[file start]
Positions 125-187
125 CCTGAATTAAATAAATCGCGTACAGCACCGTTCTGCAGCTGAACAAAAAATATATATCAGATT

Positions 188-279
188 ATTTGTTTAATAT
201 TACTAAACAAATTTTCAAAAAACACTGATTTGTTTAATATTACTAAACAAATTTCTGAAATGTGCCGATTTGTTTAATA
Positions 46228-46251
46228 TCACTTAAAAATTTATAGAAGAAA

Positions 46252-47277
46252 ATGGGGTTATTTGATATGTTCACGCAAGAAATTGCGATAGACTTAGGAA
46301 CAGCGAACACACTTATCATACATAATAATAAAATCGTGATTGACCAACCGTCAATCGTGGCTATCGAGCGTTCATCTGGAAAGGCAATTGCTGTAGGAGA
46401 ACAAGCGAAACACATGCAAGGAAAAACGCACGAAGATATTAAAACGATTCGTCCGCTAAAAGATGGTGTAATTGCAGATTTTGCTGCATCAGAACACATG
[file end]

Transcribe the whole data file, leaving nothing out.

Positions 125-187
125 CCTGAATTAAATAAATCGCGTACAGCACCGTTCTGCAGCTGAACAAAAAATATATATCAGATT

Positions 188-279
188 ATTTGTTTAATAT
201 TACTAAACAAATTTTCAAAAAACACTGATTTGTTTAATATTACTAAACAAATTTCTGAAATGTGCCGATTTGTTTAATA
Positions 46228-46251
46228 TCACTTAAAAATTTATAGAAGAAA

Positions 46252-47277
46252 ATGGGGTTATTTGATATGTTCACGCAAGAAATTGCGATAGACTTAGGAA
46301 CAGCGAACACACTTATCATACATAATAATAAAATCGTGATTGACCAACCGTCAATCGTGGCTATCGAGCGTTCATCTGGAAAGGCAATTGCTGTAGGAGA
46401 ACAAGCGAAACACATGCAAGGAAAAACGCACGAAGATATTAAAACGATTCGTCCGCTAAAAGATGGTGTAATTGCAGATTTTGCTGCATCAGAACACATG